The study, examining 80 SIDS infants and two control groups, one randomly selected, one of babies at high-risk of SIDS, showed that many of the deaths in a co-sleeping situation could be explained by “a significant multivariable interaction between co-sleeping and recent parental use of alcohol or drugs (31 per cent v 3 per cent random controls) and the increased proportion of SIDS infants who had co-slept on a sofa (17 per cent v 1 per cent).” Other
significant factors included pillow use, swaddling, smoking during pregnancy, whether the infant was preterm and whether the infant was in fair or poor health for the last sleep.

The authors conclude that “the major influences on risk were from factors amenable to change within the infant’s sleeping environment….Parents need to be advised never to put themselves in a situation where they might fall asleep with a young infant on a sofa. Parents also need to be reminded that they should never co-sleep with an infant in any environment if they have consumed alcohol or drugs.”

Much media coverage yesterday focused on the study’s statistic that 54 per cent of the infants in the study died whilst co-sleeping, without noting whether it was in a bed or on the sofa. In fact, the percentage of infants that died whilst sharing the parental bed was 38 per cent, which was the same as the percentage of infants that died in the cot.

Furthermore, “the proportion of SIDS infants found co-sleeping in a bed with parents who had drunk two units or less of alcohol and taken no drugs was no different from that of the random control infants (18 per cent v 16 per cent). If parents who regularly smoked were further excluded, then five of the SIDS infants (6 per cent) were found in this less risky co- sleeping environment compared with nine of the random control infants (10 per cent).”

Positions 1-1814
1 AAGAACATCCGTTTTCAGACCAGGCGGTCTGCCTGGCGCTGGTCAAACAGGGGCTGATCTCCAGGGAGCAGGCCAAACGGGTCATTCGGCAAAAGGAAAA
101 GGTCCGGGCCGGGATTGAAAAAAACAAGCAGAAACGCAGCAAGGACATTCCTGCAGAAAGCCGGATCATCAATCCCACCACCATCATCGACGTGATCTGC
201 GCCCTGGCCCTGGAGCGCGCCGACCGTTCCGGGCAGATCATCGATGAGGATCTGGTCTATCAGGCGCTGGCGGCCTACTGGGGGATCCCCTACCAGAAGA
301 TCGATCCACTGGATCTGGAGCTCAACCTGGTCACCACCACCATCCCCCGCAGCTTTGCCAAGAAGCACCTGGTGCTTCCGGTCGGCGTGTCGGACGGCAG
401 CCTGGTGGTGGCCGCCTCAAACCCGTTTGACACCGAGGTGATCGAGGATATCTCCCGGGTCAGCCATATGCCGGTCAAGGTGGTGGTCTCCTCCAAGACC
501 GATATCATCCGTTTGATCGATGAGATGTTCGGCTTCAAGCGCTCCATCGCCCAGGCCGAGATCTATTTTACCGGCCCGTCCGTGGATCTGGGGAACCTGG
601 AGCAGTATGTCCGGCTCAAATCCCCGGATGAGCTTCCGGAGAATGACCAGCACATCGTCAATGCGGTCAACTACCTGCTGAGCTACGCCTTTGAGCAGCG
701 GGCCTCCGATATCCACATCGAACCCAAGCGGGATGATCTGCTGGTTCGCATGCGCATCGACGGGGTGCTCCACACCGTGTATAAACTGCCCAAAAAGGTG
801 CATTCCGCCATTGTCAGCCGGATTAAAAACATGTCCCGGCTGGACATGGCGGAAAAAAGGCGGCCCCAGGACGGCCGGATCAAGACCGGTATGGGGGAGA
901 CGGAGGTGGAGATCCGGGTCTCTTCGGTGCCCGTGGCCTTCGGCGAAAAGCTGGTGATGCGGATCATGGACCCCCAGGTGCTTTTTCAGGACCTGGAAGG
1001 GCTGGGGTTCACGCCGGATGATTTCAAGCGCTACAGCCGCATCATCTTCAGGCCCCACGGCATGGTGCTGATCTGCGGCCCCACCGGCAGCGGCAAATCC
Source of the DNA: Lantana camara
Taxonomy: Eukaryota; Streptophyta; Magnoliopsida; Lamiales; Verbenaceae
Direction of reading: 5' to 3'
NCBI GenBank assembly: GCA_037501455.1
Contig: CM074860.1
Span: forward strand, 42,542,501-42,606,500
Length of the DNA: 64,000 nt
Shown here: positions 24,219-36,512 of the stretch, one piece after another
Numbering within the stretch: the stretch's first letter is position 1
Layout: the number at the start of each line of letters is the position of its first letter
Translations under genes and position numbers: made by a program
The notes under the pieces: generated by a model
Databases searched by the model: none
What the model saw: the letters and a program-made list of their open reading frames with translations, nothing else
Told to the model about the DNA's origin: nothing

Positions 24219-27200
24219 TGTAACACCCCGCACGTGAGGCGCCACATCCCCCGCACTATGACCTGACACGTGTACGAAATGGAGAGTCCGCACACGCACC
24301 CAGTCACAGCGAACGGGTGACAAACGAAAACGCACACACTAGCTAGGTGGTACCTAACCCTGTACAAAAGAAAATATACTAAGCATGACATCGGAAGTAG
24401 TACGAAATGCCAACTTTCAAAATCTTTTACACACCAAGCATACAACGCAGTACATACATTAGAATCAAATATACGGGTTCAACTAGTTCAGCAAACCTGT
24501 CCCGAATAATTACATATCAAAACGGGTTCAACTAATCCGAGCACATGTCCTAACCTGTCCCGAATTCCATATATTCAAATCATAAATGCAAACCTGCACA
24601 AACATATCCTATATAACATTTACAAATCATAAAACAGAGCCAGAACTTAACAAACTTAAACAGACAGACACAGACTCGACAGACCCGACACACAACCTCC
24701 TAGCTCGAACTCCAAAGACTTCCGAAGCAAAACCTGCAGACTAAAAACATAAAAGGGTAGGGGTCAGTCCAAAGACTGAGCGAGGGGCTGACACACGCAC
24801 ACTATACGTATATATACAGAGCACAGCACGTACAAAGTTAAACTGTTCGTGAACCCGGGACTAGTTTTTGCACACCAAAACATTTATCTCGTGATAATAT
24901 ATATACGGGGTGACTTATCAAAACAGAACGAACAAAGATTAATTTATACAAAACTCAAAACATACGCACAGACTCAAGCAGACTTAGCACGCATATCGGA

In their conclusion, the authors state “The safest place for an infant to sleep is in a cot beside the parents’ bed. Based on evidence from research into SIDS it is questionable whether advice to avoid bed sharing is generalisable and whether such a simplistic approach would do no harm.”

UNICEF UK has noted previously that bed-sharing has several benefits, such as helping parents to cope with babies who wake frequently to be fed or who are unsettled in the night. Bed-sharing is also associated with an increase in breastfeeding – possibly because many mothers find it hard to get enough rest if they do not breastfeed lying down 2. Breastfeeding is universally recognised as one of the pillars of child health and survival with well established evidence regarding the many health benefits to both babies and mothers. Of particular note is a recent review of the impact of breastfeeding which identified that breastfeeding reduces the risk of Sudden Infant Death Syndrome (SIDS) by 36 per cent in the industrialised world 3. Strenuous efforts are now being made by the Department of Health and others to increase the UK’s low breastfeeding rates in order to improve public health 4,5,6.

Young babies wake and feed frequently both day and night and tired parents are at risk of falling asleep with their baby, especially during the night, whatever their intention. Therefore, parents require full information regarding the various strategies for coping at night, along with the benefits and risks of all approaches in order to allow informed decision making.

In an interview with UNICEF UK, Dr Peter Blair, a co-author of the SWISS study, said “We need to remind parents that there are certain situations where you never share a bed and balance that with sharing a bed at other times…It might be that if you demonise the parental bed you’re still going to get tired mothers with young infants where the infant has woken up three or four times in the night and needs feeding and the mother’s walking around thinking
they can’t take them into the bed, so they go onto the sofa and there they fall asleep. That will and does happen. So coming out with a simplistic statement about bedsharing can do more harm than good.”

In recognition of this, the UNICEF UK Baby Friendly Initiative has for some time been working to assist health professionals to discuss bed-sharing with parents so that risks can be identified and minimised, rather than attempting to promote restrictions which cannot be applied in parents’ real worlds.